Another Friday and another edition of the bicycle diaries! Hopping across from Italy, we grab a bretzel and don our lederhosen, before boarding a DDR (Deutsche Demokratische Republik – a state of East Germany during the cold war) original ladies bicycle and crossing the border to the country of Germ(an)s. Our Design Wingwoman, Ailie, spent 2 years living and cycling in the land of Deutsch. Naturally it makes sense to include a stolen exerpt from the diary of 16 year old Ailie. While her hilarious (for everyone but Ailie) lost in translation stories were a good read, we’ve settled for a not so heartwarming recount of Ailie’s first day of school.
Prepare to be taken into a time warp and remember how horrible is to be not so sweet and 16, we give you Ailie’s first day of school.
Although I tell people when I first meet them how much I love bike riding… more often than not, I don’t mean it. Riding a bike in Emden, is example a. of the type of bike riding I love to hate. Emden is a small city in the cold, wet, most northern part of Germany, I moved there 4 days ago and today was my first day of school at Gymnasium am Treckfahrtstief. It was also the worst day of my life (how naive Ailie, worst day of your life *so far*).
Setting out from my host parents’ house this morning, I was as ready as one could possibly be to start at a new school where no one speaks your language and to bike ride through the frozen German winter. Logically this meant I was entirely unprepared for the escapades that were yet to come.
10 minutes in, the drizzle started, then beautiful snowflakes starting to fall from the sky …well I can only assume they were beautiful, as at this point I was entirely consumed by trying to figure out what I was doing and where I was going in this frozen winter wonderland! I stopped my bike, utterly lost and parked it against a tree. I was completely disoriented, frozen and befuddled. I reached into my pocket for the map (oh in the days before smart phones), only for it to be blown into a frozen river a few meters away.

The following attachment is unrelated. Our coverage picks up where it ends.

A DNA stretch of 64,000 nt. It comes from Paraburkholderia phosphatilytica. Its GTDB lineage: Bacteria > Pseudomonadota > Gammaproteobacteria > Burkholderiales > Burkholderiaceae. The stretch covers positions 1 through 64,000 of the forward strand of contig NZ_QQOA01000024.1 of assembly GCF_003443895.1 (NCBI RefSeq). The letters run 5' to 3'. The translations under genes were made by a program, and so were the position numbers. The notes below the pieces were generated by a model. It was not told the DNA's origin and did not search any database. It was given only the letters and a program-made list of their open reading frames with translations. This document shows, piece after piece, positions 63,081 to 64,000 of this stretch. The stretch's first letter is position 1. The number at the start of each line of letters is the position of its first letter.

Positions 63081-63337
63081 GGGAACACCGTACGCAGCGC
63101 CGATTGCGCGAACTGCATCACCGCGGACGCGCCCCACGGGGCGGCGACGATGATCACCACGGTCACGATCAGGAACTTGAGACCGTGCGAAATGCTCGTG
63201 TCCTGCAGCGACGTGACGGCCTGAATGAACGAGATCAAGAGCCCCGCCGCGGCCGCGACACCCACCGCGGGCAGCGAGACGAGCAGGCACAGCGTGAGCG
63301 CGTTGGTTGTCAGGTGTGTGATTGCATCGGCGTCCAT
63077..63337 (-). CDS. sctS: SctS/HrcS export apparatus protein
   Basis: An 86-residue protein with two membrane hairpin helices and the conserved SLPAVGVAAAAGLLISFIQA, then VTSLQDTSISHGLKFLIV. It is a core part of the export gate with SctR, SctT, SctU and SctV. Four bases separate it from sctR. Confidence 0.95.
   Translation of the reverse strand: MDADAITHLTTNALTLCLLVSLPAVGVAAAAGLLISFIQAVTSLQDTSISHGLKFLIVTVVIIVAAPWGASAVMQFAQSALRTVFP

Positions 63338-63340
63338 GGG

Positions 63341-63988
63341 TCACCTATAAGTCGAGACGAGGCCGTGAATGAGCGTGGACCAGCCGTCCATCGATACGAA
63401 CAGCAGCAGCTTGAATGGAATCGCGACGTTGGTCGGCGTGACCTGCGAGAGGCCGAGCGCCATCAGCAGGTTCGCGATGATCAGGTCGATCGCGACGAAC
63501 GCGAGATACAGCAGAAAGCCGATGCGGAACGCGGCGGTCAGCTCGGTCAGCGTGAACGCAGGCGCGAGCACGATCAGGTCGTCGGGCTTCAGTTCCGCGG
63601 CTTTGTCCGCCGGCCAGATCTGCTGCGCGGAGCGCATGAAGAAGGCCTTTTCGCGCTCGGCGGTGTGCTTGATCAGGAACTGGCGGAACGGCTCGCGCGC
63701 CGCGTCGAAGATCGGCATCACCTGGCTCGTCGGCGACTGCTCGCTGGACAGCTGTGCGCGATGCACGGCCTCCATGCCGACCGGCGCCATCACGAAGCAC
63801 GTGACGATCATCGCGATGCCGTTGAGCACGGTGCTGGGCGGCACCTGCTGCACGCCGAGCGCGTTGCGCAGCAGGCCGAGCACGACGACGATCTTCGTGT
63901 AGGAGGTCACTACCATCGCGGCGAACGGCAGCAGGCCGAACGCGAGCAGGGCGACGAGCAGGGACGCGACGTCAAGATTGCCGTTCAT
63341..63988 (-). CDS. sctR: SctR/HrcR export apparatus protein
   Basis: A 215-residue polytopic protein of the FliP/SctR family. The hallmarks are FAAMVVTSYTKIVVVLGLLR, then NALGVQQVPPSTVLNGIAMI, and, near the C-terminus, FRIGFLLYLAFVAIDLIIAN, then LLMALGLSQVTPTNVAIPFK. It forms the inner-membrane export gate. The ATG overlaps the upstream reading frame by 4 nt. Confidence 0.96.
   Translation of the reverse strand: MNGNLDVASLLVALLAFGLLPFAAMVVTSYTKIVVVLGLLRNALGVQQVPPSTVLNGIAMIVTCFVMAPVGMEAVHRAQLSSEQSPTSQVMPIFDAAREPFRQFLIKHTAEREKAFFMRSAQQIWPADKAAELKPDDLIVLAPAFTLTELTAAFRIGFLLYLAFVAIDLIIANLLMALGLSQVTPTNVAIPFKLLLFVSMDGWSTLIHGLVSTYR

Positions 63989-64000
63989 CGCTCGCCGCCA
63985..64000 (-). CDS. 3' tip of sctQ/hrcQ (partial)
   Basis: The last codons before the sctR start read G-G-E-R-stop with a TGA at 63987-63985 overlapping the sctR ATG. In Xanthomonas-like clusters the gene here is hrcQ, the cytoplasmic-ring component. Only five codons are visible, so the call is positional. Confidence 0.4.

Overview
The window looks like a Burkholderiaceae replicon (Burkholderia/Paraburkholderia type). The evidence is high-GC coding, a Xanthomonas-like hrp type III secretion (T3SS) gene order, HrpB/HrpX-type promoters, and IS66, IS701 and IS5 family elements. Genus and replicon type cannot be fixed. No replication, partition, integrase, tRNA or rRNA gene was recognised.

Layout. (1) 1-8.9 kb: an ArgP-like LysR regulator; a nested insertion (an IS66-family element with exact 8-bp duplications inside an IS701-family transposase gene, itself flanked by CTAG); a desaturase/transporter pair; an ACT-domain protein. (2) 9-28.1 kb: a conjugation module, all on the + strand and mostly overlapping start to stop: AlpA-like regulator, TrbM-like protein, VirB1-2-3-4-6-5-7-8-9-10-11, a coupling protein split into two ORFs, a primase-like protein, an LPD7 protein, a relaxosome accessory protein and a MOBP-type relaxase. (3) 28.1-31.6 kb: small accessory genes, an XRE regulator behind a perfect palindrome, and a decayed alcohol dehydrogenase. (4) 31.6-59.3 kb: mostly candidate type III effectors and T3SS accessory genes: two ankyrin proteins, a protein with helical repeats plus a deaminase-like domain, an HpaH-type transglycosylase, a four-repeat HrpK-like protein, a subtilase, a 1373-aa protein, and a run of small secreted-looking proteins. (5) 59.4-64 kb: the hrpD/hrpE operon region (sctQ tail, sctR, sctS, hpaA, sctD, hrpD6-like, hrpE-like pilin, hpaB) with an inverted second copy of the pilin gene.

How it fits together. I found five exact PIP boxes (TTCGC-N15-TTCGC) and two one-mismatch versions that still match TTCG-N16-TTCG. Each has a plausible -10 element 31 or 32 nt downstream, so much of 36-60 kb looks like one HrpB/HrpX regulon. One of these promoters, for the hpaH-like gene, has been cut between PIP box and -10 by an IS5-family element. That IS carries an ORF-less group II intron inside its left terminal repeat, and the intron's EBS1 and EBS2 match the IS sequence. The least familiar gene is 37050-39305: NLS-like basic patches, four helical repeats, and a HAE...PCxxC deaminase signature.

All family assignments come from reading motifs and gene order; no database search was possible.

I won’t go into the gory details of being chased by wild squirrels, of ending up in some kind of forbidden forest or of desperately asking a non English speaking passersby for directions. I won’t tell you of how I was considering personally amputating my frozen toes and fingers or of lying in the snow finally accepting defeat. Eventually (2 hours later), clothes soaked through, and a mere shadow of my previous self, I made it to school.
A similar series of unfortunate events happened on my way home, except I’ve written enough terrible things for one day and the waffles and mulled wine my host mutter, has made me are getting eyed off by the dog, Aiko. I needed to get that out, if it snows tomorrow I’m not getting out of bed.
Things changed for Ailie eventually. Emden came to be her second home, with her second family and second group of friends. Bike riding became a love/hate thing. While it did suck at times, it also offered the same freedom that an Australian will only get after turning 18 and getting a driver’s license, to have that at 16 was a beautiful thing. To be able to ride without a helmet, to ride knowing that every driver on the road respected you, as a normalized part of everyday life is such a brilliant thing.
If you currently hate cycling, try being hateful and bitter about it in Germany; it is simply not possible. The edges of your angry mouth will curl upwards and the shear pleasure of riding a bicycle will become immensely obvious across your face. You’ll feel the wind through your hair and the sun on your face. You’ll dismount your trusty steed, you’ll stand back and admire it glistening in the afternoon light. You will be highly embarssed to admit you were once so negative toward this two wheeled creature. For you my friend, will fall in love with the bicycle.
photo credit to Elias (Scorpidilion)
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